Editor's note: The difference between creating a one-of-a-kind custom and bringing a concept to market can be of staggering magnitude. Such is the case for the Cavallo GT. This wild, almost completely re-bodied C5 made its first public appearance at the 1999 SEMA Show. It was to be marketed by Redline Motors L.L.C. and C5 Concepts, and offered with three levels of performance upgrades with tire and wheel packages, suspension and brake modifications, and from 400 to 500 horsepower. We were highly impressed by what we saw, ran a couple of photos of it in the March 2000 issue in our SEMA coverage, and anxiously awaited the opportunity to both test a Cavallo GT and to shoot one for a feature. Then the car and the companies it was to be marketed by seemed to disappear from the face of the Earth. Needless to say, we were both surprised and pleased to see the car reappear a few months ago under the aegis of Blue Dot Design and HBW Body Works, and then to see it in person at the NCM's 8th Anniversary Celebration over the Labor Day weekend. Nearly two years have passed, but the car still is, in our eyes, a stunning piece of work, and we were quite pleased to assign the "shoot" to longtime contributor Jerry Heasley.
While it's unmistakably a C5, the Cavallo GT is, according to designer Ken Grant, "an exercise in restraint because we wanted to take the sophistication of the C5 and bring out the raw, bold proportions of the Viper." Grant is an experienced automotive designer who worked for Ford for over 10 years. His last corporate projects were working on the '99 Mustang re-design, followed by the upcoming '02 model, two-seater Thunderbird.
Then he ventured out on his own to start an automotive aftermarket company doing "visual appearance accessories" (custom body panels). The front fascia for Ford's F-150 Harley Davidson package was one of Ken's designs.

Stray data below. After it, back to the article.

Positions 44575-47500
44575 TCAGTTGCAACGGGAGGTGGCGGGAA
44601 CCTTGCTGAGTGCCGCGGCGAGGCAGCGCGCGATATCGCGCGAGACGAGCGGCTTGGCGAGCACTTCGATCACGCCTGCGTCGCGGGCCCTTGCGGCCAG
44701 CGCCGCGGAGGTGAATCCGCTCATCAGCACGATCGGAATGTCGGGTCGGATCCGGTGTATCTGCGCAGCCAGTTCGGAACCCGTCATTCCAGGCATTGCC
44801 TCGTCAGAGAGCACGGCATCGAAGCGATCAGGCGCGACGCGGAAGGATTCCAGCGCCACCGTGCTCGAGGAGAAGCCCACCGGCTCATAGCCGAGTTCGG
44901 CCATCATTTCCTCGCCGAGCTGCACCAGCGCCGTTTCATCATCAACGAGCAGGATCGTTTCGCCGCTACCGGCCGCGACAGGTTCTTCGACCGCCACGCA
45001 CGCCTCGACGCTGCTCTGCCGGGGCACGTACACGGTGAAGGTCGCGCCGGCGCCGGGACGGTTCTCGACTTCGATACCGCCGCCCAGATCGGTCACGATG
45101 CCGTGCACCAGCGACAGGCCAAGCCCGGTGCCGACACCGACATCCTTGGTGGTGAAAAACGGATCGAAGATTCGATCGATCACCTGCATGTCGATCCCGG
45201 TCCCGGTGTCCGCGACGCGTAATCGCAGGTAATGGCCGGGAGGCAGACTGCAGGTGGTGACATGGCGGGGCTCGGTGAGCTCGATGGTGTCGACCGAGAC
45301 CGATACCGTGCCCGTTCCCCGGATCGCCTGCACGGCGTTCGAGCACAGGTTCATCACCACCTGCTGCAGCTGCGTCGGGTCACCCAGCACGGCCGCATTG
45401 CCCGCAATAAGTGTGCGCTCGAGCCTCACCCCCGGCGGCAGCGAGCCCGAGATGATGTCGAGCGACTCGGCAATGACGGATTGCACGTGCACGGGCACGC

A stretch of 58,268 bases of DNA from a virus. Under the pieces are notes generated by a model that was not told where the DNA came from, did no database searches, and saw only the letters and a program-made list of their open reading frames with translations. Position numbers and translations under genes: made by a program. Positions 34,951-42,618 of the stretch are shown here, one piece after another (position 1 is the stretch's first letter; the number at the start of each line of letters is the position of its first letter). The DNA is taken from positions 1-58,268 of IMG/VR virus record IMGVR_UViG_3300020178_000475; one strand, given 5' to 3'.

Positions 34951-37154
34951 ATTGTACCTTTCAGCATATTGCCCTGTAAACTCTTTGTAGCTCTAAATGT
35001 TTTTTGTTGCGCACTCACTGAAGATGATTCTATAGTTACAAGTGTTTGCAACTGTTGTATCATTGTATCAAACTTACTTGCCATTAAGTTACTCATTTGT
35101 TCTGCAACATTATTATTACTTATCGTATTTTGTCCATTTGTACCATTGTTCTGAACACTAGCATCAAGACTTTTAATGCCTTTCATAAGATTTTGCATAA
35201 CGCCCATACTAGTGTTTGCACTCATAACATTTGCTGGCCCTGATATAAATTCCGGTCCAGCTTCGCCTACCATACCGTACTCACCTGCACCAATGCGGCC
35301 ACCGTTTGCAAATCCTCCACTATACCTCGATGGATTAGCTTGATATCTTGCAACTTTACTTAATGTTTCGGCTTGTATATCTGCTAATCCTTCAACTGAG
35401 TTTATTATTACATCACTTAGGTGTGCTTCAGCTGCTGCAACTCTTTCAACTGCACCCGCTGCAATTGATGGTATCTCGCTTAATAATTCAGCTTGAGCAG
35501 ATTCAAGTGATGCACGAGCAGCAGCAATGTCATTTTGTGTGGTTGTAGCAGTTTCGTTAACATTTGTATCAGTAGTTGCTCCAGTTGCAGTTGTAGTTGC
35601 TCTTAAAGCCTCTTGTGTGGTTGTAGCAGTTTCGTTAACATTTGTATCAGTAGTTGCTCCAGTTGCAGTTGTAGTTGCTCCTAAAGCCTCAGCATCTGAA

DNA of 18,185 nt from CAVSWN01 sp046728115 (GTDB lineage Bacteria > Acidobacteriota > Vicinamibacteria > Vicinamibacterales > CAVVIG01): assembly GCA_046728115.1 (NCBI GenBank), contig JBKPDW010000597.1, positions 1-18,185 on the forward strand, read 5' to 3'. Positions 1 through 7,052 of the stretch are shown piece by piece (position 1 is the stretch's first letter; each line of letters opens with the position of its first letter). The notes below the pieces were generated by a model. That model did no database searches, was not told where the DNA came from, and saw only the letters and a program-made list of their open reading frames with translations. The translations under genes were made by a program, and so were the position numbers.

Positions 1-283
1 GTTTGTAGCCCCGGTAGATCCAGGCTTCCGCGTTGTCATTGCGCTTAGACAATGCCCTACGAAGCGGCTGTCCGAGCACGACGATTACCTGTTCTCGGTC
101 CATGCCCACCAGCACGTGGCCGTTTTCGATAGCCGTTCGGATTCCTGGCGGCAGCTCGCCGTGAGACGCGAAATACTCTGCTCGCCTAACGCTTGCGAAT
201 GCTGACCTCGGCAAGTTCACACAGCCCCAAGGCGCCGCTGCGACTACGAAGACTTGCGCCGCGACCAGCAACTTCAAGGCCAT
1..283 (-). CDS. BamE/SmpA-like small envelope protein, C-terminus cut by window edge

He sold that business and started Blue Dot Design in Livonia, Michigan, with Paul Burke. Paul owned a new C5 and said, "It's the ideal car to re-body. Nothing is sonic welded."
Ken remembers, "We were wondering what to do when we grew up and decided to dive in and do something for ourselves for a change."
Both Ken and Paul think that's why this design came off so clean. They had nobody to please but themselves. Burke remembers the Vette was an impulse. "We re-clayed the whole body in about three weeks, then cast the original body from that clay."
Of the design parameters, Ken says, "We wanted to enhance the car, proportionally. The width and the fullness of the shape of the Vette is a little on the thin side, if you compare it to our Cavallo. If you put them side-by-side, the Cavallo has just got a little bit more volume. The C5 is very subtle and refined The idea was to take the C5's design elements and exaggeate them. We were restrained only by the existing lighting and the mounting points for the body panels."
The profile is unmistakably C5, but it's slightly fuller around the cowl and appears light
C5 taillights and license plate assembly remain stock and in stock locations, yet the rear